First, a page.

The Blue Guitar

They said, ‘You have a blue guitar,

You do not play things as they are.’

The man replied, ‘Things as they are

are changed upon the blue guitar.’

        — “The Blue Guitar” by Wallace Stevens


I do my best to tell it true

a thing exceeding hard to do

or tell it slant as Emily

advises in her poetry,

and, colour blind, how can I know

if green is blue or cinnabar.

Find me a colour chart that I

can check against a summer sky.

My eye is on a distant star.

They said, You have a blue guitar.


‘I have,’ the man replied, ‘it’s true.

The instrument I strum is blue

I strum my joy, I strum my pain

I strum the sun, I strum the rain.

But tell me, what is that to you?

You see things as you think they are.

Remove the mote within your ear

then talk to me of what you hear.’

They said, ‘Go smoke a blue cigar!

You do not play things as they are.


‘Things as they are? Above? Below?

In hell or heaven? Fast or slow…?’

They silenced him. ‘It’s not about

philosophy, so cut it out.

We want the truth and not what you

are playing on the blue guitar.

So start again and play it straight

don’t improvise, prevaricate.

Just play things as they really are.’

The man replied, Things as they are


are not the same as things that were

or will be in another year.

The literal is rarely true

for truth is old and truth is new

and faceted — a metaphor

for something higher than we are.

I play the truth of Everyman

I play the truth as best I can.

The things I play are better far

when changed upon the blue guitar.

Dive in
  1. “The Blue Guitar” is filled with vivid sensory images. Which image do you find most memorable?
  2. There are many noteworthy structural patterns throughout this poem. For example, how many lines are in each stanza? What is the rhythm of each line? Which lines rhyme with one another? Why has the poet italicized the last line of each stanza?
  3. In the poem, the man who plays his blue guitar has a fairly philosophical discussion with his audience. The audience states that they “want the truth and not what you / are playing on the blue guitar.” What do you think this poem is saying about the different ways that people perceive the world? About the way that artists transform what they see in their lives? About the challenges and rewards of staying true to their artistic visions?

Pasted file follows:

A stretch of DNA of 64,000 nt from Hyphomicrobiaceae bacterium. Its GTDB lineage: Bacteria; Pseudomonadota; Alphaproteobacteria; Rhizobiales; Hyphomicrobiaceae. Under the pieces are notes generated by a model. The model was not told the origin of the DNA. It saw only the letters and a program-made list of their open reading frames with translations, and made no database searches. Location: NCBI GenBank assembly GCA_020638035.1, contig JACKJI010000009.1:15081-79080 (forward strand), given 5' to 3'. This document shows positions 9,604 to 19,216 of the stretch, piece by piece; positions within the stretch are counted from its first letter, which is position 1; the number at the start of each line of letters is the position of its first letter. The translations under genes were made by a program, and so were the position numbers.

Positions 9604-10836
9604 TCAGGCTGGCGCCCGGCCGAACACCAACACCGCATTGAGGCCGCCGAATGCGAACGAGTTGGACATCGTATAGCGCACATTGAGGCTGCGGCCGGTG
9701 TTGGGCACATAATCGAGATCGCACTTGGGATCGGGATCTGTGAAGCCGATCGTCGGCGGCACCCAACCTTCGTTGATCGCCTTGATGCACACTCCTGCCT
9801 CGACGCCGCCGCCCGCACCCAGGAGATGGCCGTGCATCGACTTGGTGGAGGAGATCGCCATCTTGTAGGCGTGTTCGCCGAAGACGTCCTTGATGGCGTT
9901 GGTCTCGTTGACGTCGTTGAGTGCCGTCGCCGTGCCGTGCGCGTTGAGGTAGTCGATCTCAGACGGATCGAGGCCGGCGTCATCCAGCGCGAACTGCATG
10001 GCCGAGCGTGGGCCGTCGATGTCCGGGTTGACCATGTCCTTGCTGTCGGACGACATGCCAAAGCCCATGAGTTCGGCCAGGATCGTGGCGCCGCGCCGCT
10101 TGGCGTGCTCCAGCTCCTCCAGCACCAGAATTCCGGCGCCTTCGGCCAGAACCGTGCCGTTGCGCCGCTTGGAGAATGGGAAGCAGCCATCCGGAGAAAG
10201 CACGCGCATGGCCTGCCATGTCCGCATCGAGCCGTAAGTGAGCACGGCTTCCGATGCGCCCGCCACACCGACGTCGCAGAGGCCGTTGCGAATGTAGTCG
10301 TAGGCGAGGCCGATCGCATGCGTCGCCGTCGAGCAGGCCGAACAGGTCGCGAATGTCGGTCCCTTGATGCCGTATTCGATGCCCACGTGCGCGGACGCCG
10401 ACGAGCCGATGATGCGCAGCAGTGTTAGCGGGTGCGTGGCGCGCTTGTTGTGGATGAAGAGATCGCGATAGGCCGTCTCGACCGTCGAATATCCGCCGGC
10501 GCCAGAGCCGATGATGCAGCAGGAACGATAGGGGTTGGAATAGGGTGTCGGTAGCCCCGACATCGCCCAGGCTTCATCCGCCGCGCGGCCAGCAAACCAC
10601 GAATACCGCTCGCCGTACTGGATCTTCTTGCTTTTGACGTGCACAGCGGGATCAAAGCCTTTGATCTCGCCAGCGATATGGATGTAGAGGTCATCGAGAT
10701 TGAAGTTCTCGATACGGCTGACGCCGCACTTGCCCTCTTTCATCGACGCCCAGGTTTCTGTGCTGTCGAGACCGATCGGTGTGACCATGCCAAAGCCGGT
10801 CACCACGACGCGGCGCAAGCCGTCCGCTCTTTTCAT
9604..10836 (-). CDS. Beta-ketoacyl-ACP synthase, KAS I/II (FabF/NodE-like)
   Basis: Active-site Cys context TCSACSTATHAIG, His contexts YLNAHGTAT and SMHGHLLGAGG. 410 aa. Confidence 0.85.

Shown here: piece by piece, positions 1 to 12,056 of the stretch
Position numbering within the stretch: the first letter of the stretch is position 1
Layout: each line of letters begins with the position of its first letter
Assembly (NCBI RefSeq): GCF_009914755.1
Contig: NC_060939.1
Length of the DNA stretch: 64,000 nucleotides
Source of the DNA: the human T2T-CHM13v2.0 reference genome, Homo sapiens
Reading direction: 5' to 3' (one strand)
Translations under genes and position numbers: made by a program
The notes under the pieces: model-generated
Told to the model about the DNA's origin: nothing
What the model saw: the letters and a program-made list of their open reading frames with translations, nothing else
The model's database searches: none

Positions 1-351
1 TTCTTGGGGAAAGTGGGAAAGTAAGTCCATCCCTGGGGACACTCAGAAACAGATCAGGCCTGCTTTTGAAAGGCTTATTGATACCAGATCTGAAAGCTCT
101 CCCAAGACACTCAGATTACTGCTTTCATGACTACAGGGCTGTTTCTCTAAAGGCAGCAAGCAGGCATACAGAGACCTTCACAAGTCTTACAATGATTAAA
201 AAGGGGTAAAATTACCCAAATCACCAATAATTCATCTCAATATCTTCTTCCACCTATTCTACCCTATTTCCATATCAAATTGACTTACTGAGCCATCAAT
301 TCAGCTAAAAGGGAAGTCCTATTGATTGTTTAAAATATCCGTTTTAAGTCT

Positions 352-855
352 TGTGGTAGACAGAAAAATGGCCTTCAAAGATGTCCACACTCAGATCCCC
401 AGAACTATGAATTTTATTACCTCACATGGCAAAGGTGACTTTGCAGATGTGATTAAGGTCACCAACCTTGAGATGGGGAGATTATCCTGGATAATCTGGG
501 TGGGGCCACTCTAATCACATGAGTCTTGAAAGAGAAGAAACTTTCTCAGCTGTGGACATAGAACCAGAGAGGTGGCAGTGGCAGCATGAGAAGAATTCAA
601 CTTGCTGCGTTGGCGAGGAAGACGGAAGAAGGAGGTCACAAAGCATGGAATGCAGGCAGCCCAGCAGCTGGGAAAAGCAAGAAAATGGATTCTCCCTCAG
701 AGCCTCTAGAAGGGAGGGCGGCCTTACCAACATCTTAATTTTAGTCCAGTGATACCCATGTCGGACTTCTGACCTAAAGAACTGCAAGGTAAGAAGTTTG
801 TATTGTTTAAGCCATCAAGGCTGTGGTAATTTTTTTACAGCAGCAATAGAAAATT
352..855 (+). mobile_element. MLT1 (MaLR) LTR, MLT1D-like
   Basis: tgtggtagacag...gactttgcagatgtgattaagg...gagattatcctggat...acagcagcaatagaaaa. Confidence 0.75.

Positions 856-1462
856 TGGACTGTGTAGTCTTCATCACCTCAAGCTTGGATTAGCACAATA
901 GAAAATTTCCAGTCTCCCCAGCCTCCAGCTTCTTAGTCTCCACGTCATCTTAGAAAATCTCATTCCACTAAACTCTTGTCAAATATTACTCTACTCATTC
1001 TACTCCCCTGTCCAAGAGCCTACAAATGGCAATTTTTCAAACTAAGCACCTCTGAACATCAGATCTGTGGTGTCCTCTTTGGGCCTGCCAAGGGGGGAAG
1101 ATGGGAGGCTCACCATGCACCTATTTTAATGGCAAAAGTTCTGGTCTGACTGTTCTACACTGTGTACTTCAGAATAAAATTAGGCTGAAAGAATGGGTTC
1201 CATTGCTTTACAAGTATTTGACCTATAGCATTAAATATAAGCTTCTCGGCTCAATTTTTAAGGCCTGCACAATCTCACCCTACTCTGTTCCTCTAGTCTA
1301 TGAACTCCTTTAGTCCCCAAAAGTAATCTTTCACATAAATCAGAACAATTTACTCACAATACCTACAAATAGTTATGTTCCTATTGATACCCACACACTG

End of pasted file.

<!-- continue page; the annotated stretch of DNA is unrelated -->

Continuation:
4. As a glosa poem (see link below for more details), “The Blue Guitar” directly engages with an older poem by Wallace Stevens titled “The Man with the Blue Guitar” (1937); in turn, Wallace Stevens’s poem was at least partly influenced by Pablo Picasso’s painting “The Old Guitarist” (1904). How can engaging with other works of art, literature, music, or film help you write your own poetry? What artists, writers, singers, or filmmakers inspire your own creative ideas?
  5. “The Blue Guitar” includes a few different voices/characters in dialogue. If you were to recite this poem, what subtle nuances in your performance could help convey to your audience the switch between perspectives? 
  6. Think about one of your favourite songs, paintings/pictures, books, or movies. Write a poem of your own that draws on that artwork for inspiration. Which personal experiences, memories, and feelings do you associate with that artwork? Write all of these associations down in your draft. If you really want to challenge yourself, pick a four-line verse from your favourite lyric or poem and try writing your own glosa!

Useful links:


Learn about the structural conventions of the glosa in this clearly written blog post:

Read an except from the Wallace Stevens poem that inspired P.K. Page’s “The Blue Guitar” here:

See Pablo Picasso’s painting “The Old Guitarist” here:

In this video, learn about P.K. Page’s final book of poetry, Coal and Roses, and watch Dionne Brand read “The Blue Guitar”:

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Bibliographical info

Reprinted from Coal and Roses by P. K. Page by permission of the Porcupine’s Quill. Copyright © 2009 by The Estate of P.K. Page.

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